They walk among us

Hor­ror sto­ries, hu­man sto­ries

THE (Times Higher Education) - - CONTENTS - Lin­nie Blake is reader in Gothic lit­er­a­ture and film, and head of the Manch­ester Cen­tre for Gothic Stud­ies, at Manch­ester Met­ro­pol­i­tan Uni­ver­sity.

Sleep­ing with the Lights On: The Un­set­tling Story of Hor­ror By Dar­ryl Jones

Ox­ford Uni­ver­sity Press 208pp, £10.99

ISBN 9780198826484 Pub­lished 11 Oc­to­ber 2018

It can­not have es­caped the no­tice of even the most clois­tered aca­demic that the con­tem­po­rary cul­ture of the UK and the US has been over­run by mon­sters. The body politic has been in­fected by some­thing very nasty in­deed and cul­tural ap­petites have shifted to mir­ror the hor­ri­fy­ing na­ture of civil life in the age of ne­olib­er­al­ism and the alt-right.

Forty years ago, pop­u­lar in­ter­est in ghosts, demons, zom­bies, vam­pires, were­wolves, apoc­a­lyp­tic sce­nar­ios and ter­ri­ble, trans­for­ma­tive in­fec­tions was con­fined, pretty much, to black-clad lon­ers like my­self, swig­ging cider in night-time bus shel­ters and yearn­ing for some­thing dan­ger­ous to pluck us from the te­dium of our lives. Now, how­ever, hor­ror is ev­ery­where. It has be­come im­pos­si­ble to turn on a tele­vi­sion set, browse any on­line view­ing plat­form, visit the cinema or wan­der the stacks of any de­cently sized book­shop with­out be­ing as­sailed by nas­ties. For as car­toon­ist Steve Bell’s in­sis­tent de­pic­tion of the vam­piric politi­cian Iain Dun­can Smith (at the time sec­re­tary of state for work and pen­sions) quite lit­er­ally il­lus­trated in The Guardian, there is some­thing mon­strous about the ne­olib­eral world and some­thing pro­foundly sin­is­ter about its pro­po­nents.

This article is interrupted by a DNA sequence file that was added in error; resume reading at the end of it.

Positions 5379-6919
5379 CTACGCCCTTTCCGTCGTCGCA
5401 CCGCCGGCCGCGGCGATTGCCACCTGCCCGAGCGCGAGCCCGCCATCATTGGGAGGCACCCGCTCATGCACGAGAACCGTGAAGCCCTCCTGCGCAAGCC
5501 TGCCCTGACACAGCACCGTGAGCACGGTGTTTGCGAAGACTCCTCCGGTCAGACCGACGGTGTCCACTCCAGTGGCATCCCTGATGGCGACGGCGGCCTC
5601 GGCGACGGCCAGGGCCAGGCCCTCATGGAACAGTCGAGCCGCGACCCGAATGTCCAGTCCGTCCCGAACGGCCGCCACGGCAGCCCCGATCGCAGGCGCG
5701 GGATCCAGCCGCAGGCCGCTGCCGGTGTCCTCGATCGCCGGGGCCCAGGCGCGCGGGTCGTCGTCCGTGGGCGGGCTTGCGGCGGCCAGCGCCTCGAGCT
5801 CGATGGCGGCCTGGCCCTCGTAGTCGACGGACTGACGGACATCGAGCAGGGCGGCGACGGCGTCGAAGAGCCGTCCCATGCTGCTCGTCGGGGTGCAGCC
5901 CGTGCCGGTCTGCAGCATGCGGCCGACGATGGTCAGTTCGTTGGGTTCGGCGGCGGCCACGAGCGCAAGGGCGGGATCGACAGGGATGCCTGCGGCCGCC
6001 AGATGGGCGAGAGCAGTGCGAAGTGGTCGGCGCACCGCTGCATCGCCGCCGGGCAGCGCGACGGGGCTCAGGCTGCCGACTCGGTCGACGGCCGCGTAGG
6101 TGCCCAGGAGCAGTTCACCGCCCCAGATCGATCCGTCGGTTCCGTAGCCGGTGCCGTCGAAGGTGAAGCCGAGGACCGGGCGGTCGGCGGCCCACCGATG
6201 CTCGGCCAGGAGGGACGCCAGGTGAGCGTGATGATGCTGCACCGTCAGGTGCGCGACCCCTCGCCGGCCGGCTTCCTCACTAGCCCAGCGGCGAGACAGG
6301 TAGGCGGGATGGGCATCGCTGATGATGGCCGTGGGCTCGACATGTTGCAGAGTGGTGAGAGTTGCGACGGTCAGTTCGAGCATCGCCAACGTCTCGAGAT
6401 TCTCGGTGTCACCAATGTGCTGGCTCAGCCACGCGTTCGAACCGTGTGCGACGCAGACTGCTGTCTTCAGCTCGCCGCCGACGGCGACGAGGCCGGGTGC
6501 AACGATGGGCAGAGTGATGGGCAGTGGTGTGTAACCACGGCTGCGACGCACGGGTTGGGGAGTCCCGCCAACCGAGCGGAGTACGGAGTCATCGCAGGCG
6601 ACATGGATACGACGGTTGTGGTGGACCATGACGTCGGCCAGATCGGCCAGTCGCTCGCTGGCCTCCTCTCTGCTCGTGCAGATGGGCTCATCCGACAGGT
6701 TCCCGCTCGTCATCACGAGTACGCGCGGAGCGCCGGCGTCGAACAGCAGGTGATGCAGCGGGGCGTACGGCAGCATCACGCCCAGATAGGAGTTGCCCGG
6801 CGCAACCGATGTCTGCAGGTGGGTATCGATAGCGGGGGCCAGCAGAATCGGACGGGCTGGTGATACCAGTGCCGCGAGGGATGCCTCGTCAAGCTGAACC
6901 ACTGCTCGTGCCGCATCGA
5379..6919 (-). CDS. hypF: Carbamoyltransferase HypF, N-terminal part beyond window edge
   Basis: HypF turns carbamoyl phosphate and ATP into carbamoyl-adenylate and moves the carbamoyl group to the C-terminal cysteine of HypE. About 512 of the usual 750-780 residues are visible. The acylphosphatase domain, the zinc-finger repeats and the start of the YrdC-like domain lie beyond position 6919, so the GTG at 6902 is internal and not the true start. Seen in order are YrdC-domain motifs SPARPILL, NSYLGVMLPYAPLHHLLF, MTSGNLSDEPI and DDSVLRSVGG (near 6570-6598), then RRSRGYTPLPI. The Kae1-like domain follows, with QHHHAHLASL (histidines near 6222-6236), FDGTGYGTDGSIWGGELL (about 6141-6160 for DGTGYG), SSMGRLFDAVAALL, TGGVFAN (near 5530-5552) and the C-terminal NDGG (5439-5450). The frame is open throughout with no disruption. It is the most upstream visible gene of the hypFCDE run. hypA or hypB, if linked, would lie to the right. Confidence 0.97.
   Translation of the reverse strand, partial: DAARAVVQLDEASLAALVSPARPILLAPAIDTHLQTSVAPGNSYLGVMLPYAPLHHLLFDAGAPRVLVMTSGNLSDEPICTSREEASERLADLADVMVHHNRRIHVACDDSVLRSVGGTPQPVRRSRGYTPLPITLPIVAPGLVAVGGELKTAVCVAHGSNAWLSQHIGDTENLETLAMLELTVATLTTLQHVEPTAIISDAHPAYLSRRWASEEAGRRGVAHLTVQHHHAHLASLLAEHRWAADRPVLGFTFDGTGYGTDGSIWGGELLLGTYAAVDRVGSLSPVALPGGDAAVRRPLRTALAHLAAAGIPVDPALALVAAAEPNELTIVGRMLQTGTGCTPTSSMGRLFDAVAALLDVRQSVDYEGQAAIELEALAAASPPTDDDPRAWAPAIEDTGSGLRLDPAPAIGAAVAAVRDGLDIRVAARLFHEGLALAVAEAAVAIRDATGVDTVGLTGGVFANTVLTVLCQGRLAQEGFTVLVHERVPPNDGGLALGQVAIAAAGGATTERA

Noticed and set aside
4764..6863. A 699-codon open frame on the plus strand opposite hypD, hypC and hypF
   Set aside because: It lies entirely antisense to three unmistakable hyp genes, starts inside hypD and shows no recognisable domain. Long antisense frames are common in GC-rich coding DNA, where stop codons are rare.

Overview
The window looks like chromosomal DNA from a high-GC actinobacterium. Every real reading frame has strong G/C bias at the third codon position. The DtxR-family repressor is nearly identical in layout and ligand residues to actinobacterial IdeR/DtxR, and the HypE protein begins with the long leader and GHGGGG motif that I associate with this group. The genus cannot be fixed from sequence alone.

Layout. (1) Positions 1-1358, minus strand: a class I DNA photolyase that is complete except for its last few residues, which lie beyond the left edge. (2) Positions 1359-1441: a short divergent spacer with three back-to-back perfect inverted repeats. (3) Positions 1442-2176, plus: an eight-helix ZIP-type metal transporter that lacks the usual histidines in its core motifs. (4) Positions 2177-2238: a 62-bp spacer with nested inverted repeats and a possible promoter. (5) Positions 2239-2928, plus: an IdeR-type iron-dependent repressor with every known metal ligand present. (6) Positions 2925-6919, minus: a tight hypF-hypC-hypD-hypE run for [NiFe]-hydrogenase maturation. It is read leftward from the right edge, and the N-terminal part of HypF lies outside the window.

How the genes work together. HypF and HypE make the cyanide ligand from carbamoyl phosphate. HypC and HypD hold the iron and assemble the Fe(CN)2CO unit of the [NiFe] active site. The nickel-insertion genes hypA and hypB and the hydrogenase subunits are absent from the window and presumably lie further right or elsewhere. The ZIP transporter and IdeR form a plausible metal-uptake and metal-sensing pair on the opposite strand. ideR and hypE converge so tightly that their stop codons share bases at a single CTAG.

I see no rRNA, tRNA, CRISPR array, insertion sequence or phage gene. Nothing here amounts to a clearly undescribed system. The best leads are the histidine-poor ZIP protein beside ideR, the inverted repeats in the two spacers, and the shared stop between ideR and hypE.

For who but a mon­ster could pro­mote the dec­i­ma­tion of the pub­lic sec­tor, plough­ing pub­lic monies into mil­i­tary in­vest­ment while aban­don­ing huge swathes of the pop­u­la­tion un­able to repur­pose them­selves as end­lessly mu­tat­ing facets of the zero-hours gig econ­omy? It is a dy­namic ex­plored at length in nu­mer­ous hor­ror texts, not least Do­minic Mitchell’s Bafta-win­ning zom­bie apoc­a­lypse drama In the Flesh (2013-14). We live, it is clear, in in­creas­ingly hor­ri­fy­ing times; the shock pol­i­tics of the post-9/11 world has en­tered into a sym­bi­otic re­la­tion­ship with the cy­ber­sphere to dom­i­nate all as­pects of our lives.

There are many aca­demic stud­ies, of course, that have sought to chart the evo­lu­tion of the hor­ror genre, in­clud­ing its Gothic vari­ants, and have looked not only to so­cio-cul­tural and eco­nomic ex­pla­na­tions for its pre­dom­i­nance in times of civil un­rest but have de­ployed the in­tel­lec­tual re­sources of a range of dis­ci­plines: phi­los­o­phy, psy­chol­ogy, neu­rol­ogy and psy­cho­anal­y­sis most com­monly. In Sleep­ing With the Lights On, Dar­ryl Jones does not set out to make a sub­stan­tive con­tri­bu­tion to such schol­ar­ship. In­stead, he draws upon it to chart the the­matic evo­lu­tion of the genre across me­dia and his­tor­i­cal pe­ri­ods, from clas­si­cal an­tiq­uity to the present day.

This book is aimed, in other words, not at a spe­cial­ist read­er­ship of hor­ror schol­ars, who would be all too fa­mil­iar with its key con­cepts, the tra­jec­tory of its un­fold­ing and the books and films it de­ploys to ex­em­plify its con­cerns. In­stead, this beau­ti­fully de­signed pub­li­ca­tion, small enough to slip in a hand­bag and short enough to be read in one or two sit­tings, does some­thing else. It not only mar­shals an im­pres­sive range of lit­er­ary and filmic re­sources but does so to chal­lenge

The mon­ster walks the line be­tween us and them, self and other, those who be­long and those who must be ex­cluded or cast out

those who dis­miss hor­ror as sen­sa­tion­al­ist trash pan­der­ing to the low­est sen­si­bil­i­ties of its con­sumers.